Overnite: There Is No Uprising
November 18, 1999
What the Teamsters proclaimed was a "volunteer uprising" of workers in Overnite's strike contingency plan was in reality the action of one replacement driver who decided to side with the union, according to Overnite.
The Teamsters union has been picketing about two-thirds of Overnite's 166 terminals in an unfair labor practices action that began Oct. 24.
Overnite's strike contingency plan calls for using volunteers from non-Teamsters terminals. In an e-mail sent to parties interested in the Overnite organization battle, the union said that in Chicago Wednesday, "'volunteers' told Overnite they were going home, with or without permissions. The 'volunteers' realized they were just 'pawns.'
"When the volunteers went to check out of the hotel that Overnite had put them in, they found their rooms locked."
When asked about the union's claims, Overnite spokesman Paul Griscti told Newport editors that apparently a single driver - not an Overnite volunteer, but a replacement driver hired from a third-party company - walked off the job and joined the Teamsters picket line.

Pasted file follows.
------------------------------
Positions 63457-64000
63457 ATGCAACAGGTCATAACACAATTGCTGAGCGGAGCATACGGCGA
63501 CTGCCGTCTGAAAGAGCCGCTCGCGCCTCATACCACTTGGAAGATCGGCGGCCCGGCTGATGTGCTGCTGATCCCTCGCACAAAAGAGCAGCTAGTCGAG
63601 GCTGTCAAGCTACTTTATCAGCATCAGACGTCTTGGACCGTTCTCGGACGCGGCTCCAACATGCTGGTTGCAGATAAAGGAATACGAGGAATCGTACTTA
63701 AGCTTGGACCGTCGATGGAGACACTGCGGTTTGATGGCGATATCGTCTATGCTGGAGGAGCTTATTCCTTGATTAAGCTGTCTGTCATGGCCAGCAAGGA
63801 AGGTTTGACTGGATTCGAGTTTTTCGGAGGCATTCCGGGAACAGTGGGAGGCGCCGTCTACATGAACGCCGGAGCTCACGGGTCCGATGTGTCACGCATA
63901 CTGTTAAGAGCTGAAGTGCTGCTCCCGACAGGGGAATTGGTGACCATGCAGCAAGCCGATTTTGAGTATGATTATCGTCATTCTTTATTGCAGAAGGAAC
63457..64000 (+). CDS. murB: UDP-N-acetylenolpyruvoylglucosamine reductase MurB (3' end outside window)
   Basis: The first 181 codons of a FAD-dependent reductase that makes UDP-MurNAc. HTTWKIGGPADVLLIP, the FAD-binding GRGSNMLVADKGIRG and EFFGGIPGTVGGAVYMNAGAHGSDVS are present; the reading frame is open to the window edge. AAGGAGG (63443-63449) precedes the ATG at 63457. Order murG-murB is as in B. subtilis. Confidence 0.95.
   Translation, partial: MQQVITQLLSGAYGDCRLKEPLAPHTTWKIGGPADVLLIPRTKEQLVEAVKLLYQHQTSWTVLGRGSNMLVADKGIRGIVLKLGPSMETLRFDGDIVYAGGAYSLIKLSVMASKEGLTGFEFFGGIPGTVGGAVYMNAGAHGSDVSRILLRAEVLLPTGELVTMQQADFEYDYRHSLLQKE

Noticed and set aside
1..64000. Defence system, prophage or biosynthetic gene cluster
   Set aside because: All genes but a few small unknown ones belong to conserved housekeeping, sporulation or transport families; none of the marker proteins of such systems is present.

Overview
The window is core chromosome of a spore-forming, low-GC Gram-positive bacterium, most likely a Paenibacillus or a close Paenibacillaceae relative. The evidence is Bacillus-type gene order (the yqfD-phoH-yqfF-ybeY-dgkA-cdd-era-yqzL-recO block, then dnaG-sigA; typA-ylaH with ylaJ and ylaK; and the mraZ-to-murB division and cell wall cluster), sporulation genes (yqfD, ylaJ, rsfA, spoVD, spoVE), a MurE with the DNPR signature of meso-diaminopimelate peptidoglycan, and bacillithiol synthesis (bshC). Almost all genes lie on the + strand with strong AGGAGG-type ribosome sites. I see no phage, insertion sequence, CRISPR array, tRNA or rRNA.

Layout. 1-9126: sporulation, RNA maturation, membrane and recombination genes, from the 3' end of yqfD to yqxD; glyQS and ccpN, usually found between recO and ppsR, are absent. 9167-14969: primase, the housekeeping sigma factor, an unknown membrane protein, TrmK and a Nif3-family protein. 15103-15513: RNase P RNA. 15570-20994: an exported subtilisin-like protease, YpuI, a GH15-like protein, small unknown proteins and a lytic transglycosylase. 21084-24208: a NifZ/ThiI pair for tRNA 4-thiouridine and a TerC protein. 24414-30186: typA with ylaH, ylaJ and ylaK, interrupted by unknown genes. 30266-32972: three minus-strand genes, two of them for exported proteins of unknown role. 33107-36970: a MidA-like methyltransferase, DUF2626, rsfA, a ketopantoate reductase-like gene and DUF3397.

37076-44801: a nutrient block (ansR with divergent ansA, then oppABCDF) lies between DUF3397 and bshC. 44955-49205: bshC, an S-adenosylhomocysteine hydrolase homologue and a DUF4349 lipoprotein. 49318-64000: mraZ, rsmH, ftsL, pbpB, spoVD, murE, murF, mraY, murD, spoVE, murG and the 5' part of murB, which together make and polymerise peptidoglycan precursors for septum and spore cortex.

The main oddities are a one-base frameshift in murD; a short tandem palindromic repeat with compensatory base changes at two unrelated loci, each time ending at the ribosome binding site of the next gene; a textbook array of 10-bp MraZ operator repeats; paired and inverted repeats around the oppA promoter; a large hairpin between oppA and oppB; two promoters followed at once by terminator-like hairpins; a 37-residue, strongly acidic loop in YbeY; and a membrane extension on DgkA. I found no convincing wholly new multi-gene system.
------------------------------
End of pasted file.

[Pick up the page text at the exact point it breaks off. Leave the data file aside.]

Griscti said Overnite had nothing to do with the hotel incident, and speculated that the company the driver worked for was responsible for the lockout.
In other Overnite-Teamsters news, Overnite announced that employees at its Decatur, AL, terminal have petitioned the National Labor Relations Board to decertify the Teamsters as their bargaining agent. The Teamsters predict the decertification petition will be dismissed by the NLRB, which would be the second time this year.